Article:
Ejected – St. Martinville Police officer Tyren Jones removed former assistant chief Nary Smith (left) from Monday’s city council meeting for failing to comply with rules of conduct. The council is attempting to reign in disorderly conduct by meeting attendees. (Karl Jeter)
Chaotic meeting lasts 3½ hours
Before an overfilled City Hall meeting room, a year of mishaps, criticism and toxic relationships came to a head here Monday evening.
Even though the city is phasing in stricter rules of conduct for council proceedings, the first June meeting descended into what was mostly an unpleasant 3½-hour spectacle. Over the course of the meeting, several residents were ejected by police for violating new policies against arguing with or shouting at council members.
Early in the meeting, there was a discussion about electrical service upgrades at the Evangeline Mobile Home Park. Owner Mark Brignac has maintained that the city is responsible for upgrading the 100-amp service to 200 amps in part of the park. He submitted bills to the city for electrical engineering services as well as legal fees he has incurred. Under the advice of attorney Allan Durand, the council refused to make those payments.
Besides insufficient amperage, the placement of longer trailers that extend into the utility right-of-way, under the power lines and on top of water lines has become an issue. The power line is strung from poles that are rotten, and with hurricane season approaching, that creates an unacceptable liability for the city, Durand said.
It was suggested that the line could be moved from the right-of-way to run along the center drive of the park. Or, the five long trailers could be moved closer to the road and out of the right of way. Councilman Craig Prosper said trees would have to be cut and portable buildings moved, but it would eliminate the code violations and provide access for maintenance.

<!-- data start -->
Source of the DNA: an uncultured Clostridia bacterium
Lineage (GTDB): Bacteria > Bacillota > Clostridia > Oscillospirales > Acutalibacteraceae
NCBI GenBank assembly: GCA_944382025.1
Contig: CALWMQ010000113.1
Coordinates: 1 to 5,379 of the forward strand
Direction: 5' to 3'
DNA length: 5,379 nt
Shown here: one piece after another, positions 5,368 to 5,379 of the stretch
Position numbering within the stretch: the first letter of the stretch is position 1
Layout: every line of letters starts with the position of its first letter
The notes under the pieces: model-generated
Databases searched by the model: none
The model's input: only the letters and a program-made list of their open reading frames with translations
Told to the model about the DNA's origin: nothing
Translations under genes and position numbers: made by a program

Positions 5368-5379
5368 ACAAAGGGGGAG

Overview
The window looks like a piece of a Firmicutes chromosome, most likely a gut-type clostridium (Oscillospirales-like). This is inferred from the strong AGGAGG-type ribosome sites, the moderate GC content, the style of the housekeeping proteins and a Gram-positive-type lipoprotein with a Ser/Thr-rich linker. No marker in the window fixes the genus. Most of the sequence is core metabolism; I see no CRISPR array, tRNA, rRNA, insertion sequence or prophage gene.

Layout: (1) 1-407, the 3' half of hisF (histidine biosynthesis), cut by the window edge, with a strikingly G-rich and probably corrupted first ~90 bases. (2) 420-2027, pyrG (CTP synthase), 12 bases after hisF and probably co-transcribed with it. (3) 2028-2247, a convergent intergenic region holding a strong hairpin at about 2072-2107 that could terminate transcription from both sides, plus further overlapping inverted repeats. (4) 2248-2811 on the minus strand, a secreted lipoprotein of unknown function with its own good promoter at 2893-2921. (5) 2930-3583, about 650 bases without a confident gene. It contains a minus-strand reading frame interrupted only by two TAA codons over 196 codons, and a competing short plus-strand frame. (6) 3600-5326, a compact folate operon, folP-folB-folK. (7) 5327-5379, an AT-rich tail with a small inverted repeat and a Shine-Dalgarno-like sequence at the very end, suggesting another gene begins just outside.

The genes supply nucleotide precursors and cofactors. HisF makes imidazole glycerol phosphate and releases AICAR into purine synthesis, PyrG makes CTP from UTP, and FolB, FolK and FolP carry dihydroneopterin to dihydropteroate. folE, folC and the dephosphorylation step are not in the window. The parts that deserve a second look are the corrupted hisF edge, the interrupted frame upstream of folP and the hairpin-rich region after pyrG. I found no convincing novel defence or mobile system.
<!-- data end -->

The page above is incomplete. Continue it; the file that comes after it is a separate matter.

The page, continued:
The council approved a motion giving Brignac 30 days to develop a plan, after which the power to the offending trailers could be cut off.
It was during that discussion that Nary Smith, a former assistant police chief and unsuccessful council candidate, became argumentative and was the first to be ejected from the meeting.
Later, an agenda item requiring a new, more detailed form to be filled out in order to address the council was tabled to allow changes to be made. Durand had prepared a sample form based on those used in Lafayette and other area cities. Residents will be required to keep to the subject, state their case without argument and will be limited to three minutes.
Then the discussion turned to an item by Prosper about a permit issued by Building and Zoning Director Shedrick Berard. Prosper said a structure had been permitted that is not in compliance with the rules of the neighborhood homeowners association.
Berard responded that the city does not enforce specific neighborhood rules. Durand suggested that the homeowners association should be notified when an out-of-compliance permit has been applied for.
And Berard, referring to his stressful tenure as chief administrative officer, said that he believes he was treated unfairly by some members of the council.
He said to Prosper, “You told people not to help me. You wanted me to fail and I failed. Congratulations.”
He continued to make the point that his transition into the CAO position would probably have had a better chance of success but for the unfortunately timed extended medical absence of the experienced payroll clerk.
Later, he was again in the hot seat when Prosper criticized him for taking too long to file an insurance claim following an accident in February that took out two utility poles on Main Street and caused an extended power outage.
That led to a delay in paying Lafayette Utility System (LUS) for its assistance. Due to that failure to pay, LUS refused to assist St. Martinville last month when seven utility poles
were broken in a severe thunderstorm.
Robert’s Rules The council approved the adoption of Robert’s Rules of Order for the conduct of future council meetings. Durand recommended the action, saying that the comprehensive set of rules would provide a foundation for a stricter enforcement program the council has approved.